This is the same office where an FBI Agent, in August, refused to participate in the arrest of militia-associated men who planned to bring weapons to January 6. The agent then ran to Chuck Grassley and Ron Johnson, bitching, after his clearance was suspended because he didn’t like the way FBI was running domestic terrorism investigations.
The single FBI informant known to have been present on January 6 appears not to have told his handlers about a meeting he was at the night before where using violence was discussed. And so DOJ has given two members of the Kansas City Proud Boy cell who were with him — Ryan Ashlock and Louis Colon — unbelievably sweet plea deals, I suspect to sustain the rest of the cases against the Proud Boys.
Both Tarrio and Biggs have made specific requests for their own communications with law enforcement — in Tarrio’s case, he claims it is Brady material. That is, they plan to argue they couldn’t be guilty of plotting against the government because they’ve been so chummy with often right wing authoritarian cops in the past.
The Proud Boys have also been very good at pressuring witnesses not to testify against the mob. It had seemed that Ryan Samsel might enter into a plea deal describing what transpired between him and Biggs right before he kicked off the entire riot, for example, until Samsel was assaulted in still unexplained circumstances at the DC jail. Zach Rehl seemed like he was considering a plea deal until Tarrio called Rehl’s wife about it.
Jeff Finley, who was a co-traveller of Rehl’s, seems like he cooperated his way into a misdemeanor plea deal (like Brandon Straka is known to have), but in a July request for a four-month continuance, the government seemed to suggest they weren’t sure how complicit Finley was.
The government requests this continuance to allow time for the parties to fully evaluate the nature and seriousness of the defendant’s misconduct and for the parties to prepare a full and complete allocution to assist this Court in its sentencing.
All this is background to the Jeremy Bertino plea rolled out yesterday. Bertino was a high level Proud Boy who, because he was injured in a December 12 brawl, was not present on January 6, but was closely involved in discussions in advance of it.
Bertino’s possible arrest has been anticipated for months. A misdemeanor docket for Bertino was briefly unsealed on September 15 but then sealed. Yesterday, he pled guilty to one count of seditious conspiracy and one count of unlawful weapons possession for a small arsenal he had in spite of a past felony conviction. He is, as everyone (including me) has reported, the first Proud Boy to plead to seditious conspiracy. And he’s another participant in key leadership discussions in advance of the attack.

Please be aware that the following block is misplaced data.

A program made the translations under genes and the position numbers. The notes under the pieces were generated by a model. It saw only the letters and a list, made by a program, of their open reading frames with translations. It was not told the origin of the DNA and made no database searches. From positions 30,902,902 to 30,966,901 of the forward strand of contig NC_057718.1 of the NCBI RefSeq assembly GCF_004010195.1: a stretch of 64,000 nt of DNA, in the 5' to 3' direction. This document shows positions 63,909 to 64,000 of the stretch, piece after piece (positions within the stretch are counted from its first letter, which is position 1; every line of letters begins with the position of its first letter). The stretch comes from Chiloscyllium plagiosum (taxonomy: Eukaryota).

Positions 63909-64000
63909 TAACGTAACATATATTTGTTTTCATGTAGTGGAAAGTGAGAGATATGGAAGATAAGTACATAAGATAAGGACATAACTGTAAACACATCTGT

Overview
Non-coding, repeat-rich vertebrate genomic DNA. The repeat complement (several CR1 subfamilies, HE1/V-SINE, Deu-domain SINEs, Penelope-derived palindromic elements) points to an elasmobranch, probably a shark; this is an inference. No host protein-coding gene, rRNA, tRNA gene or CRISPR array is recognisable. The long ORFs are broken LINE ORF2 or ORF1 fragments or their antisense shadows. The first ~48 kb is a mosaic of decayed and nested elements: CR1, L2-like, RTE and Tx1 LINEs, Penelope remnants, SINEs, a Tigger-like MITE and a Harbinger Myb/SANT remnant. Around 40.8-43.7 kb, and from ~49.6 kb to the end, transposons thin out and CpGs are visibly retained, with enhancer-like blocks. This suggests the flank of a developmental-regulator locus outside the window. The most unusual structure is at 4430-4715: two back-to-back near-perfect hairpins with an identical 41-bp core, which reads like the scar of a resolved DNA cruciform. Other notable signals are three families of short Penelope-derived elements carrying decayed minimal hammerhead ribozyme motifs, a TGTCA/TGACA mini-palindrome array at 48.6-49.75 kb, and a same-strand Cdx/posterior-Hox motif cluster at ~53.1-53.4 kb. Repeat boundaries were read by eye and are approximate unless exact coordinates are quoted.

His statement of offense, however, leads me to wonder whether he didn’t get this plea deal in part to keep Charles Donohoe — who like Bertino is from North Carolina, and who pled guilty to obstruction and assault in April — from backsliding as a cooperator.
Most of the new details the SOO provides focus on 2020, describing how the Proud Boys radicalized in late 2020 and emphasizing the import of the December 12, 2020 confrontations, including explicit discussions about using Tarrio’s anticipated arrest to rile people up against the cops. The description of changing attitudes about the cops (something that has featured in Proud Boy indictments from the start) may serve to combat Tarrio and Biggs’ efforts to claim chumminess with the cops.
Bertino further understood that due to a number of negative interactions with law enforcement, including the events of December 12, the Proud Boys increasingly viewed police as the enemy and Proud Boy members increasingly referred to the police as “coptifa,” meaning that they viewed the police as siding with Antifa.
The SOO explains that Bertino did not know what plan Biggs and Nordean came up with at a still unexplained meeting around 9PM on January 5. A very similar paragraph appears in Donohoe’s statement of offense.
What I’m most surprised about is who it includes and who it excludes: The SOO names Donohoe at least twelve times — sworn statements implicating Donohoe in events, many of which he himself admitted to in his own SOO. That shouldn’t be necessary for a cooperating witness (though because they were both in the Carolinas, the two men would have worked closely together). While it mentions Person-3, whom Alan Feuer has identified as John Stewart, it does not name Aaron Wolkind at all, referred to frequently in earlier Proud Boy materials as Person-2. With the exception of Person-3 (who is not yet charged), the focus is entirely on those already charged in the leaders conspiracy, not any other Proud Boys.
It is undoubtedly an important step to get a plea to sedition from someone who wasn’t even present the day of the attack. But that doesn’t alleviate the many things that make this case more complex than the Oath Keeper one.